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Digital Nomad Boom: Facts and Figures About the Digital Revolution


In 2022, the United States emerged as the leading nation for digital nomads, accounting for over 50% of the global population. A remarkable 16.9 million American workers identified as digital nomads, representing a 131% increase from the pre-pandemic figure in 2019, reports

Digital nomads typically earn an average annual salary of $30,000 and work around 40 hours per week. Their preferred workplaces include hotels or hostels (46%), coffee shops (45%), Airbnb rentals (27%), and libraries (20%). Furthermore, 51% live in hotels, 41% with friends or family, 36% in Airbnb accommodations, 21% in cars, vans, or RVs, and 16% in hostels.

The trend of "van life" has also seen a significant rise, with 3.1 million Americans adopting this lifestyle in 2022, making up 18% of the digital nomad community in the country. While many digital nomads prefer working from home or other lodging, over 20% favour co-working spaces for their work environment.

The employment types among digital nomads are diverse, with 83% being self-employed, 66% business owners, 34% freelancers or gig workers, and 17% employed by firms. Surveys reveal that 52% are employees, while 42% are independent consultants or freelancers. Among the employees, 74% work in companies with 500 or fewer employees.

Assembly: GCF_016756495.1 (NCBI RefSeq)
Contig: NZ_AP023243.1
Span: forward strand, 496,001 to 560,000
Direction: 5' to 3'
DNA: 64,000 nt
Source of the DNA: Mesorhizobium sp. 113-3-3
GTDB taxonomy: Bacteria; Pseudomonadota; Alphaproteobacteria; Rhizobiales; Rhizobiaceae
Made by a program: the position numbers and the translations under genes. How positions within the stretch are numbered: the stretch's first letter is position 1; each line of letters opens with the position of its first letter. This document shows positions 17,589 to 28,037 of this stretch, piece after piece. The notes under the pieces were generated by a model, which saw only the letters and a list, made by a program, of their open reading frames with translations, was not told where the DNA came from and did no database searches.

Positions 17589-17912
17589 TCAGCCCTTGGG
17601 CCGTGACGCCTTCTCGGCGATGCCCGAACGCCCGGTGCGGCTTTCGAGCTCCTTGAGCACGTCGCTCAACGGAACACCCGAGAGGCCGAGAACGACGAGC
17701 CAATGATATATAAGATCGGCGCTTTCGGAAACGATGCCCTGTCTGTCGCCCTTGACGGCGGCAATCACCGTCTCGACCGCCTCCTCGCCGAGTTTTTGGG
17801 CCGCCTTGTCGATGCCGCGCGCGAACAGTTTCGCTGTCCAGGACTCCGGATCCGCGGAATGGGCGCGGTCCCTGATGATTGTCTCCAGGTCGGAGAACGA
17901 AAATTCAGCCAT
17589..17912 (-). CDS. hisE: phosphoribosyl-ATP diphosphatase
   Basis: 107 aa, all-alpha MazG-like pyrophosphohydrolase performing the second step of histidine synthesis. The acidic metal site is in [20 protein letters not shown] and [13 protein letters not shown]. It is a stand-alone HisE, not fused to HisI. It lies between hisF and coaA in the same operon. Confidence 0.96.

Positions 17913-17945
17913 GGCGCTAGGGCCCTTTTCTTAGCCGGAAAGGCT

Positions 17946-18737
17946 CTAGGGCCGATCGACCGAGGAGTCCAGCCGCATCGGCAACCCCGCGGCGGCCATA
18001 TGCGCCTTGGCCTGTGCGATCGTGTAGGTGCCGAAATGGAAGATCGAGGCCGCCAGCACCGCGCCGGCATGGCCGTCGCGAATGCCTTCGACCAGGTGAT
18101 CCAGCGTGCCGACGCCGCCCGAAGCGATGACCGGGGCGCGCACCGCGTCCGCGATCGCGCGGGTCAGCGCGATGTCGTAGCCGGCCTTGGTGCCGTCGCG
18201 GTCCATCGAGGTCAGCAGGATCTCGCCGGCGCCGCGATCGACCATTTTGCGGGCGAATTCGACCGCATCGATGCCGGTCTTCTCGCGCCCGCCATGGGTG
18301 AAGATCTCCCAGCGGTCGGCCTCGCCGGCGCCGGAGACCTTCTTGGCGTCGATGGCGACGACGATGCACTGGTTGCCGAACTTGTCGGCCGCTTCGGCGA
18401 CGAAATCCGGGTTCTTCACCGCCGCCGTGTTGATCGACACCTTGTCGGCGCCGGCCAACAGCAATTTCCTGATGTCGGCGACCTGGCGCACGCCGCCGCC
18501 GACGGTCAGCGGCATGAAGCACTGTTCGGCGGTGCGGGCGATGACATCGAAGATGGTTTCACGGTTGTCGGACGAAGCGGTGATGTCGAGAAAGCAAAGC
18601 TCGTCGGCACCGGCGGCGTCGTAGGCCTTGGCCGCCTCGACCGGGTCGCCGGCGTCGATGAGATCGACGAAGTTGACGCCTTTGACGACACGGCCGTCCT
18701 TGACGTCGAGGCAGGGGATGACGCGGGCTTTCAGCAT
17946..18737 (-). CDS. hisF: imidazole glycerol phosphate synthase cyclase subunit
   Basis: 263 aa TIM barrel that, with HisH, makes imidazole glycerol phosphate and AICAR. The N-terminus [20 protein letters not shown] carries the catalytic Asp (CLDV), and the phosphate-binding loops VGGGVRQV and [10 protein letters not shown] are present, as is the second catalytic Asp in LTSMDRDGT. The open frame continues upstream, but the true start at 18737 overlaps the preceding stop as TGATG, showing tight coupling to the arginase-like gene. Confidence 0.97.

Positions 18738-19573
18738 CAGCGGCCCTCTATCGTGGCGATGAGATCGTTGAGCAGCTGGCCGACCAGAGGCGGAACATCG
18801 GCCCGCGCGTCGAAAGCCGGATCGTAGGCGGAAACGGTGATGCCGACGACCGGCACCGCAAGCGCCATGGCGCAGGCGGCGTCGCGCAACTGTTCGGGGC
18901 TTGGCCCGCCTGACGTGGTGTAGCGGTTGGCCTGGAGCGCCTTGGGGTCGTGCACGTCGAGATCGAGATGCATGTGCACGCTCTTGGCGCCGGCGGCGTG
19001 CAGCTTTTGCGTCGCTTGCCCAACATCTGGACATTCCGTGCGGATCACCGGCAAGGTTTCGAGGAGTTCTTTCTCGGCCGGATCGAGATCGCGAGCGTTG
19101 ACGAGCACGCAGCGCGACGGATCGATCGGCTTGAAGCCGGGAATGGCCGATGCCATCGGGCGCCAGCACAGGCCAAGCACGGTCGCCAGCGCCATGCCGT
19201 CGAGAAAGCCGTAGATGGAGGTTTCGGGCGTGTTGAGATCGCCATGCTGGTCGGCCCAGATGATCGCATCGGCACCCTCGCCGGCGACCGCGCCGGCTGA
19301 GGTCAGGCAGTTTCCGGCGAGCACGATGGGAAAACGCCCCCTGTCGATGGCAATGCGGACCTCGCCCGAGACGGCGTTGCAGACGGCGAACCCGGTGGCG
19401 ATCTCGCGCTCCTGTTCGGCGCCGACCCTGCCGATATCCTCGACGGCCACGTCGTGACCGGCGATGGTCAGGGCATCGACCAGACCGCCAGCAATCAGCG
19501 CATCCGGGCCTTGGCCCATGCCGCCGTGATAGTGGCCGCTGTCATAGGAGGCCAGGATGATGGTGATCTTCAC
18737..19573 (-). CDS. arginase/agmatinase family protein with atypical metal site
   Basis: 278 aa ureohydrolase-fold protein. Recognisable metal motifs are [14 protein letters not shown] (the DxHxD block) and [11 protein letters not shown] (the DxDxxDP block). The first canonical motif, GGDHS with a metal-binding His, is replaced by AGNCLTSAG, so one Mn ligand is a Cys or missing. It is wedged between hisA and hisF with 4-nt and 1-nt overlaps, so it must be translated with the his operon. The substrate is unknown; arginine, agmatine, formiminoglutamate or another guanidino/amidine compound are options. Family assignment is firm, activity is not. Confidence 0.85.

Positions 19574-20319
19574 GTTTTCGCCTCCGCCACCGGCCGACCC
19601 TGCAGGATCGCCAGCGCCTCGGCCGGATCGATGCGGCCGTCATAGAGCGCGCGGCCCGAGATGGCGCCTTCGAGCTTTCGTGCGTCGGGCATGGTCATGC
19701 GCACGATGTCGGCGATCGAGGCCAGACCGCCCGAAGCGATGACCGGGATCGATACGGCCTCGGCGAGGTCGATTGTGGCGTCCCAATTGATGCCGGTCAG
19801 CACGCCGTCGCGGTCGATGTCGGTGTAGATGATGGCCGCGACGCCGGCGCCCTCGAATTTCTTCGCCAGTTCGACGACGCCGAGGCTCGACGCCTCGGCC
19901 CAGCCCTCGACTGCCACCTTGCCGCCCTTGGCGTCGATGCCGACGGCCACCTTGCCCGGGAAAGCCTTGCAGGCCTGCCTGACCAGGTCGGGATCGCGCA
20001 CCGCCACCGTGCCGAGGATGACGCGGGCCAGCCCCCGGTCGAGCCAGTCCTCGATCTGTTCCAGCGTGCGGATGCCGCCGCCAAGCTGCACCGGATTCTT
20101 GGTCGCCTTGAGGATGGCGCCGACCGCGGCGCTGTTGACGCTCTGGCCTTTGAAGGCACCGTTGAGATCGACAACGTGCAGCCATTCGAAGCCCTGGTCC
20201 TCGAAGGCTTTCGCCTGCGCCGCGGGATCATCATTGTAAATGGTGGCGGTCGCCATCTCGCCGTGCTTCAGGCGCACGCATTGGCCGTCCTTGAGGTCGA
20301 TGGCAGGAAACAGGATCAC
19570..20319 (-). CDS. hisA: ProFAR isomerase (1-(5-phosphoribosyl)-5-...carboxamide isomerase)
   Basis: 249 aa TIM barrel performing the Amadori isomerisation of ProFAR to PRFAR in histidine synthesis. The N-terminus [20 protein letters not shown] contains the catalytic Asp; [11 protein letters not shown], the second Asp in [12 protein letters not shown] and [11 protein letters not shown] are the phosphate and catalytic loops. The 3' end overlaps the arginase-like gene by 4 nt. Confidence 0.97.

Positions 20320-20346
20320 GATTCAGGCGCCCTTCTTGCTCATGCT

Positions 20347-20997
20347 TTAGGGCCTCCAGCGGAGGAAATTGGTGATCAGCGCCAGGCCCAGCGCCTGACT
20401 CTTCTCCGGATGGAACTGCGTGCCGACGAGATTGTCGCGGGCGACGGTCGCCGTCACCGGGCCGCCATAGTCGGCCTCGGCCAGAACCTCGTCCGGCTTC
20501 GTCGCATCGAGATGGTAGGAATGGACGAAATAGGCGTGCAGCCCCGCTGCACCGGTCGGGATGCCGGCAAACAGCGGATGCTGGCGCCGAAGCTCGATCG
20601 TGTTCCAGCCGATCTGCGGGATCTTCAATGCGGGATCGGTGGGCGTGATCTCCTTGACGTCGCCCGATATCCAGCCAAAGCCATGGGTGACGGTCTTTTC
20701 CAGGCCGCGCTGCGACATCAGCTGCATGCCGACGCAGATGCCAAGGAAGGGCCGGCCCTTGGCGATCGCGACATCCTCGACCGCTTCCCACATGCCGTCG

Digital nomads work in a variety of fields, with the most common professions being IT (21%), creative services (12%), education and training (11%), sales, marketing, and PR (9%), finance and accounting (9%), and consulting, coaching, and research (8%).

Demographically, nearly half of all digital nomads are in their 30s, with 35% aged 40-59. The younger generations, such as Gen Z (17%) and Millennials (47%), dominate the scene, while Gen X comprises 23%, and 9% are over 60. In terms of gender, 61% are male, 37% female, and 1% non-binary. Ethnic representation includes 60% white, 21% Hispanic/Latino/Spanish, and 16% Black/African American, with 10% preferring not to disclose their racial identity. Additionally, 6% have a chronic disability or illness, and 38% are parents or guardians.

Education levels are high among digital nomads, with 72% holding at least a bachelor’s degree and 33% having a master’s degree. Marital status shows that 56% of digital nomads are married, with significant differences between those with traditional jobs and independent workers—nearly two-thirds of the former are married compared to only one-third of the latter.

An overwhelming 97% of digital nomads recommend remote work, and 86% use technology to enhance their competitiveness, compared to 47% of non-digital nomads. They are also more likely to adopt new technologies early, with 74% embracing innovations versus 42% of their non-digital counterparts.

The top benefits of being a digital nomad include having a flexible schedule (67%), the ability to work from anywhere (62%), less commuting time (59%), more financial freedom (48%), improved focus (44%), and a sense of security (32%). Satisfaction levels are high, with 81% reporting being highly satisfied and 11% satisfied with their work and lifestyle, compared to 68% and 14% respectively for non-digital nomads.

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